100 years ago today, 22 women at Howard University founded the Delta Sigma Theta Sorority, Inc.
I'm proud and happy to say that I am a member of this illustrious sorority.
Along with 16 other young women, I pledged at the Beta Alpha Chapter, on the campus of Florida A & M University (go Rattlers!). Because of the influence of two of my teachers, I left for college fully intending to pledge a different sorority - the pink and green one.
However, when I arrived at FAMU, the Deltas were holding voter registration drives, health fairs, visiting orphanages and nursing homes, painting the houses of senior citizens, volunteering as drivers for Meals on Wheels, and a multitude of other community service projects. These young women were engaged in the activities that spoke to my heart. They were involved in their community, and more important, they were making a difference. They were bold and fearless.
In contrast, the pink and green sorority's level of community engagement was negligible.
Little did I know at the time, the very things that attracted me to Delta Sigma Theta (and turned me off from the pink and green one) reflect the basis of why the sorority was founded:
The genesis of Delta, and the root of the AKA-Delta rivalry, was on Oct. 11, 1912, when 22 women were initiated into AKA, then the only black women’s sorority. Of those 22, seven were elected officers, including Myra Davis Hemmings, who became chapter president. Almost immediately after taking office, the newcomers voiced their displeasure with the direction the organization was heading.
They thought AKA was too focused on social activities instead of social activism. They voted to reconstruct AKA from within — the name, colors, symbols, everything had to go, they said. AKA incorporator Nellie Quander rejected this notion and gave the women a deadline to end their plans. Instead, the 22 decided to separate and formed Delta Sigma Theta. (Source: The Washington Post)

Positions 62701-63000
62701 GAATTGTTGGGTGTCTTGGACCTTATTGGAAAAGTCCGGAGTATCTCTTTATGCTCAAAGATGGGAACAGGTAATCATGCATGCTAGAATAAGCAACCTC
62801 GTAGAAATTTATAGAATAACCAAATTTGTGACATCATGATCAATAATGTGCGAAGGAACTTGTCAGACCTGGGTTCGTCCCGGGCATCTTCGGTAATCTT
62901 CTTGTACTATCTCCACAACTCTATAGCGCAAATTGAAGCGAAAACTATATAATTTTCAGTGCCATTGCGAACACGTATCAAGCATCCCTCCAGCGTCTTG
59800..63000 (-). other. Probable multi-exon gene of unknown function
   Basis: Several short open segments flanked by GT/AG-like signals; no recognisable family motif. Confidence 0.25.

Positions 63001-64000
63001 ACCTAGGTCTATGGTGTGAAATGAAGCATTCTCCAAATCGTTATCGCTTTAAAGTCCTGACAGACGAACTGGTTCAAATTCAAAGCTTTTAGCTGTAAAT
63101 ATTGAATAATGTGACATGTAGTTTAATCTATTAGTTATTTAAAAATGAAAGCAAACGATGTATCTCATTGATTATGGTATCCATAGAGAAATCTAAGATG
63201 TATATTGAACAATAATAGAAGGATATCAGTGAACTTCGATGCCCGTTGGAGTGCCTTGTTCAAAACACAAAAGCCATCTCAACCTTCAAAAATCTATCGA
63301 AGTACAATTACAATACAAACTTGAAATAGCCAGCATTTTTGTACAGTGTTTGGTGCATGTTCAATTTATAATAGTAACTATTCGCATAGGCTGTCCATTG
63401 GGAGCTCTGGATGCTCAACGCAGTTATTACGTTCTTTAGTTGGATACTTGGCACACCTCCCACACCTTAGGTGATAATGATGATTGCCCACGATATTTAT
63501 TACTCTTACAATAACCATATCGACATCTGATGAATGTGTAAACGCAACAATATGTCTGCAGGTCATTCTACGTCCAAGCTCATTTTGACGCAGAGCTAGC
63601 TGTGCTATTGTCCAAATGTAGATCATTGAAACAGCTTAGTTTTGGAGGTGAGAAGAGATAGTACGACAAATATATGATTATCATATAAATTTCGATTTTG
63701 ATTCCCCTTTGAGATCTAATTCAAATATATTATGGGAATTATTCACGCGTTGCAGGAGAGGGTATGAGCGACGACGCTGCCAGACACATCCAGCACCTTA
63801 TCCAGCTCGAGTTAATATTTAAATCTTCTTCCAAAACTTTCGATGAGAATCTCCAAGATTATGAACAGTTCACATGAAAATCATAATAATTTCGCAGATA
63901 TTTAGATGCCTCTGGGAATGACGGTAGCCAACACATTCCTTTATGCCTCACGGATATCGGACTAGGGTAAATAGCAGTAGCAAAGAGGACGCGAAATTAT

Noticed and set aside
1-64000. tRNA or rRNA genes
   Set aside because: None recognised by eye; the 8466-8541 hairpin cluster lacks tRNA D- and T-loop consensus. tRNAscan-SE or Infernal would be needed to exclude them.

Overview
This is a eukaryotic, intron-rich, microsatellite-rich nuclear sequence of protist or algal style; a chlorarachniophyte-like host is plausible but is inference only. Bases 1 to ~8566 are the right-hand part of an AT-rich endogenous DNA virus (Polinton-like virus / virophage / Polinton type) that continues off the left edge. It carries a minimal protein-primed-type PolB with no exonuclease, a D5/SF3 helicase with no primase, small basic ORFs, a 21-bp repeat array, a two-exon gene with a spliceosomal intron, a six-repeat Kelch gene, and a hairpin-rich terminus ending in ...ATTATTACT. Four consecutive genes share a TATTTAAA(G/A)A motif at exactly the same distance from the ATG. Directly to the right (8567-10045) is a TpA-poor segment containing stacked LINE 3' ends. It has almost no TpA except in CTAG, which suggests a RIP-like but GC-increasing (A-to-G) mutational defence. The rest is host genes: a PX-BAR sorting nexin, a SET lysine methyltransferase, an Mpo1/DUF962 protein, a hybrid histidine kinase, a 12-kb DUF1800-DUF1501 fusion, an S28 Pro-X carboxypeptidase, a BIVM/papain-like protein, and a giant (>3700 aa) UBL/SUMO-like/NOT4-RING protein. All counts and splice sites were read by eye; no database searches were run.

Don't get me wrong; I have respect for all sororities and their members. Delta Sigma Theta is the sorority that had a mission that spoke to me - and I've been wearing crimson and cream ever since.
Today's Founder's Day festivities included ecumenical services at churches across the country. I was especially blessed today because my Alumane Chapter held its services at the Greater Mt. Zion Baptist church, pastored by none other than my brother.
Some of the highlights from the church service:
Crowley Alumnae Chapter President Cynthia Dominick addresses the congregation
Alumnae Chapter President Cynthia Dominick and Rev. Keith Matthews, Pastor of Mt. Zion Baptist Church
First Lady Annie L. Matthews, Soror Dominick, and Rev. Keith Matthews
After church, it was time to have some fun:
All in all, today was a wonderful day. I look forward to attending the 51st National Convention in Washington, DC, in July.
(Pssst! Wanna see a vintage photo from when I pledged?)
Join in the Fray: Are you in a sorority or fraternity? If so, give it a shout out!
Copyright © 2013 Michelle Matthews Calloway, ASwirlGirl, All rights reserved.